Growth in number of new vehicles straining the city's traffic network.
The number of private vehicles in Hanoi is growing strongly according to the Traffic Police Department of Hanoi Police. In the first eight months of 2015 the capital saw 183,000 newly-registered vehicles (over 39,000 motor cars and 143,000 motorcycles), bringing the total number to 5.5 million (nearly 535,000 motor cars and over 4.9 motorcycles). The figure does not include vehicles registered in other provinces that are used to travel around Hanoi. The number of vehicles on the streets puts pressure on the city’s traffic infrastructure, with traffic jams a regular occurrence every day.
There are also 25 construction sites with barriers affecting traffic in the capital. Many are long-term projects, such as the Cat Linh - Ha Dong and Nhon - Hanoi Train Station urban railway lines, and Ring Road 1 (Dong Mac - Kim Nguu) and Ring Road 2 (Buoi - Truong Chinh).
Mr. Nguyen Van Thach, Head of the Traffic Safety Department at the Ministry of Transport, said that Hanoi and Ho Chi Minh City are dealing with strong growth in the number of private vehicles while infrastructure is unable to keep up. He expects Hanoi’s traffic situation to not improve until its urban railway lines are completed in 2018. By that time the city should have a plan in place to restrict the growth in private vehicle numbers and encourage people to use public transport. “In the near future Hanoi should limit the number of private cars on its streets by increasing taxes and registration fees, as Ho Chi Minh City has proposed.” he said.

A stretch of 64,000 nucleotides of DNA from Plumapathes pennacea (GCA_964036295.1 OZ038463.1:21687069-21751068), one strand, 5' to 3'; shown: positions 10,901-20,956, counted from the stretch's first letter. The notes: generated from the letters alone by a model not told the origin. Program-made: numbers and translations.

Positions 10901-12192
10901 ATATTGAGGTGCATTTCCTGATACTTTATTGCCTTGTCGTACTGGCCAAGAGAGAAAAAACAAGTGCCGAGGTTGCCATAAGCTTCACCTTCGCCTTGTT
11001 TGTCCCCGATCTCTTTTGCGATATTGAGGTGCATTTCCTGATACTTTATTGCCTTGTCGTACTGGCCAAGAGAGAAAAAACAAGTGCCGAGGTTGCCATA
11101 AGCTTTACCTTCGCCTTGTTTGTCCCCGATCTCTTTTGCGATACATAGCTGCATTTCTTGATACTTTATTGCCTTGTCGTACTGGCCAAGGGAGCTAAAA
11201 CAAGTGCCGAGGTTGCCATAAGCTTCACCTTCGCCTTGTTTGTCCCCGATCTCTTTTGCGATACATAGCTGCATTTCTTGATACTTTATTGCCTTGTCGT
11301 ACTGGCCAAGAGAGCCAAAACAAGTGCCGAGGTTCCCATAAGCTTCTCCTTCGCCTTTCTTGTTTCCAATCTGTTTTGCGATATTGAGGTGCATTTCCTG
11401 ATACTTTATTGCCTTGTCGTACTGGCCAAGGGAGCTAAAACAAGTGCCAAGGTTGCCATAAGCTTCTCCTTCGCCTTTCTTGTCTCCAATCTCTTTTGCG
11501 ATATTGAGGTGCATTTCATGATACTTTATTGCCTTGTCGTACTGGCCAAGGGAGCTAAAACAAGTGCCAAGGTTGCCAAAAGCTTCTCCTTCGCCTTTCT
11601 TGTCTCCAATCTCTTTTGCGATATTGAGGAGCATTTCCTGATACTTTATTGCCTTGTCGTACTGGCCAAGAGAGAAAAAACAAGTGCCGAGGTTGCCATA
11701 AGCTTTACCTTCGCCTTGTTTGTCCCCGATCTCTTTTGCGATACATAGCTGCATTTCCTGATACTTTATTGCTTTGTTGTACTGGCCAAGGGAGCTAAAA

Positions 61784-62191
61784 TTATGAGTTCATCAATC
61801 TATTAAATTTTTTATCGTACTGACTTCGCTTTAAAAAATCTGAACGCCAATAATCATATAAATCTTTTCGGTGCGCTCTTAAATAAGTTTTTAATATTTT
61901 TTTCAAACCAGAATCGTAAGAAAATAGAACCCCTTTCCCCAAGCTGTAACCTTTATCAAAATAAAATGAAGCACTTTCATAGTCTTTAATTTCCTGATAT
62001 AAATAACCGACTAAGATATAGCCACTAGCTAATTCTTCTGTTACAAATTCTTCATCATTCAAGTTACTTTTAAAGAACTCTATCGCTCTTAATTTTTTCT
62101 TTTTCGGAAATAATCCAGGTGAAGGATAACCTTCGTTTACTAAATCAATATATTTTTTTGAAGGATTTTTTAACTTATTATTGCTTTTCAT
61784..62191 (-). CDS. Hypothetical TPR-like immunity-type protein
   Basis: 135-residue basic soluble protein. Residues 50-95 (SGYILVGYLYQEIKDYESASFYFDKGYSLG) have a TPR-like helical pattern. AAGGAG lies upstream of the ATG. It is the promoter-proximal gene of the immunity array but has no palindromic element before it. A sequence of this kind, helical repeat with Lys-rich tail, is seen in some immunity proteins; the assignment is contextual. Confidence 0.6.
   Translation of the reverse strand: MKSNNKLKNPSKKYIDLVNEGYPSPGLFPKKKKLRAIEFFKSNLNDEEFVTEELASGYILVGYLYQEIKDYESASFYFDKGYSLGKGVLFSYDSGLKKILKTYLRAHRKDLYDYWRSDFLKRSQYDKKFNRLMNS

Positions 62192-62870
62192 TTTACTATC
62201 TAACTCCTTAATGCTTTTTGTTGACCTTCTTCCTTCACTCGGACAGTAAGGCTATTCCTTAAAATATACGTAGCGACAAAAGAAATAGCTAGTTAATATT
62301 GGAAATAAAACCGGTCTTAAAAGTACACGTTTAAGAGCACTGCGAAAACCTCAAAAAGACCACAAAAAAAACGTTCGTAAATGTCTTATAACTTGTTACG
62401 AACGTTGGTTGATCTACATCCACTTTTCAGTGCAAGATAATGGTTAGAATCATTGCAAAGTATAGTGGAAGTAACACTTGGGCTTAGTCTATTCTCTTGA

Meanwhile, Mr. Tran Van Thanh, Vice President of the Vietnam Automobile Transportation Association, said the situation reflects poor management by Hanoi authorities. For example, the city lacks sufficient parking stations, so many streets are crammed with parked motor cars, which limit access and creates traffic jams. He believes that if the State wants to reduce the use of private vehicles there must be quality public transport available. “Fewer people would use private vehicles if the public transport system was convenient,” he said. “The government needs to oversee urban management, not blame the problems on the strong growth of private transport.”
In the first eight months of 2015 there were nearly 210,000 new motor cars and over 2.1 million new motorcycles registered nationwide, bringing the total to 2.6 million and 43.4 million, respectively.
Photos: Hoang Phong